April 28 – John 21:15-19


Main Focus: Peter’s encounter with Jesus exemplifies Jesus’s work of restoration in us, a work that calls us to right relationship with him and to proclaim his goodness to the world.

This is the second-to-last week of our Jesus & People series, and here we have another of Jesus’s post-resurrection interactions with the disciples. We’ll focus on Jesus’s conversation with Peter in particular, flipping back to Peter’s denial of Jesus to get the full picture, and in discussion we’ll see how Jesus does this same sort of deep work in us to address our sin and restore us to himself.

We’ll start discussion by reading Luke’s account of Peter’s denial (cf. Matt 26:69-75; Mark 14:66-72; John 18:15-27). It happened exactly as Jesus said it would (Luke 22:34)—for all his bravado, with the threat of dying alongside Jesus, over and over Peter refused to admit, even to a little girl, that he ever even knew him. As Luke records, once Peter realized what he’d done, he fled the courtyard weeping bitterly. He had abandoned his Messiah, rabbi, and friend, and he knew it.

After this we’ll read John 21:1-19, where the apostle records the third interaction between the resurrected Jesus and his disciples. Keep that in mind as you read this. This is not the first conversation Peter had with his risen Lord following his denial, and you can imagine how much this had been hanging over his head. In John 21 we find seven disciples fishing (again) without any luck. Early in the morning, after what must have been a discouraging night on the waters, they hear a stranger call to them from the beach, telling them to drop their nets one more time from the right side of their boat. They do as he says and shockingly catch so many fish they can’t even lift the net into the boat. This all parallels an interaction they had with Jesus back when they first started following him (which we looked at the first week of Jesus & People).

Remembering this and being fast on the uptake, John declares that it’s Jesus on the shore and Peter jumps out of the boat to meet him. Peter’s recklessness perhaps clues us into his mental state—the boat was not far off from land (v.8) and yet he flung himself fully clothed into the water to get to Jesus. He seems to know he needs something. And, of course, Jesus has something to give him. Inviting Peter to join him for breakfast, Jesus probed him, asking him three times if Peter loves him. Even Peter recognized it was strange for the all-knowing Lord over all creation to ask him a question he already knew the answer to (v.17). What was Jesus doing here?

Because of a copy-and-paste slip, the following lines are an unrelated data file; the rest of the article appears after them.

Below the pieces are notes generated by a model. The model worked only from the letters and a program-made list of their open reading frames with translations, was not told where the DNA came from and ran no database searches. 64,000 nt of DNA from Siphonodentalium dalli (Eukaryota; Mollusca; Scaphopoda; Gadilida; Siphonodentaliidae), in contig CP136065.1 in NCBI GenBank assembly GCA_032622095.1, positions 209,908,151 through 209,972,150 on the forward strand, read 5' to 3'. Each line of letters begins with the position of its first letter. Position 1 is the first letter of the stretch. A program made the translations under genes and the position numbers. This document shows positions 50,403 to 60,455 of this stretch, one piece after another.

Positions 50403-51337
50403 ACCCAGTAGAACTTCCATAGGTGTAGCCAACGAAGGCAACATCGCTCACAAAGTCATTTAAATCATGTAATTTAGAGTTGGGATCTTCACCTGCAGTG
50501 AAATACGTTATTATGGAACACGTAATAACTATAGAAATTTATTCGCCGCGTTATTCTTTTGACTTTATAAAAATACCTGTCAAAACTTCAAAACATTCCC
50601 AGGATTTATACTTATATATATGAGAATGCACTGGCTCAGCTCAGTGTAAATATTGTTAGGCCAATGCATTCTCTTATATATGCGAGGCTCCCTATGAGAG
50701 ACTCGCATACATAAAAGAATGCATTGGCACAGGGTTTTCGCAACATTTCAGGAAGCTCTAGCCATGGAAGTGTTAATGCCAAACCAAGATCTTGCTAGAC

As we discuss how Peter was feeling and what Jesus might have been up to, it’s pretty easy to conclude that Jesus was just guilt-tripping Peter by making him walk back through his mistakes. But note where Jesus is heading in this conversation; he finishes with the same words he used to call his disciples, likely the first words he ever spoke to Peter, “Follow me” (cf. Matt 4:19). Jesus wasn’t shaming Peter, he was restoring him, repairing the breach in their relationship that Peter caused by running from his Savior. While doing so, he also recommissioned Peter, calling him back to the ministry he’d been given to care for Jesus’s people, the dear sheep of the Great Shepherd. Though Peter had disqualified himself from this task, Jesus was requalifying him.

In discussion we’ll connect this to how Jesus deals with us in our sin. Jesus does a similar work in us when we run from our Savior, working to restore us and repair the breach we cause in our relationship with him. It’s crucial for us to discuss sin and how we think Jesus deals with us in our sin; too often we assume Jesus turns a blind eye to our faithlessness, or is so disappointed or disgusted with us that we can never hope for a right relationship with him. Neither are the case—Jesus deals with our sin in a way that is sometimes painful but always necessary, with the goal not of shaming us but of restoring us by coming face to face with our sins and turning back to him.

In discussion we’ll also try to bring into the light any areas of our life where we have yet to truly feel Jesus’s forgiveness and restoration, areas where we need Jesus to help his forgiveness sink down deep. We’ll conclude by noting Jesus’s objective in this work, how it is meant to change us. Though we might not be called like the Apostle Peter, we nevertheless find in Jesus’s work of restoration a call to a changed life, one in which we no longer flee our Savior but cling to him, one in which we no longer deny him but rejoice to tell others of his goodness. The last question in discussion, “how is this meant to change you?”, could easily stray into moralizing waters (i.e. do this, don’t do that) so be on your guard. Again, the point of Jesus addressing our sin is not guilt-tripping, or mere behavior correction, but to live in restored relationship with him. This is the changed life that Jesus calls us to.

Discussion questions

– Can someone read Luke 22:54-62?

– Now, could someone read John 21:1-19 for us?

– How do you think Peter was feeling in this conversation with Jesus?

– What sort of work do you think Jesus was doing in Peter here?

– How can this story help you understand how Jesus deals with you and your sin?

– Are there any areas of your life where Jesus is doing this sort of work right now?

– When Jesus does this work in you, how do you think it’s meant to change you?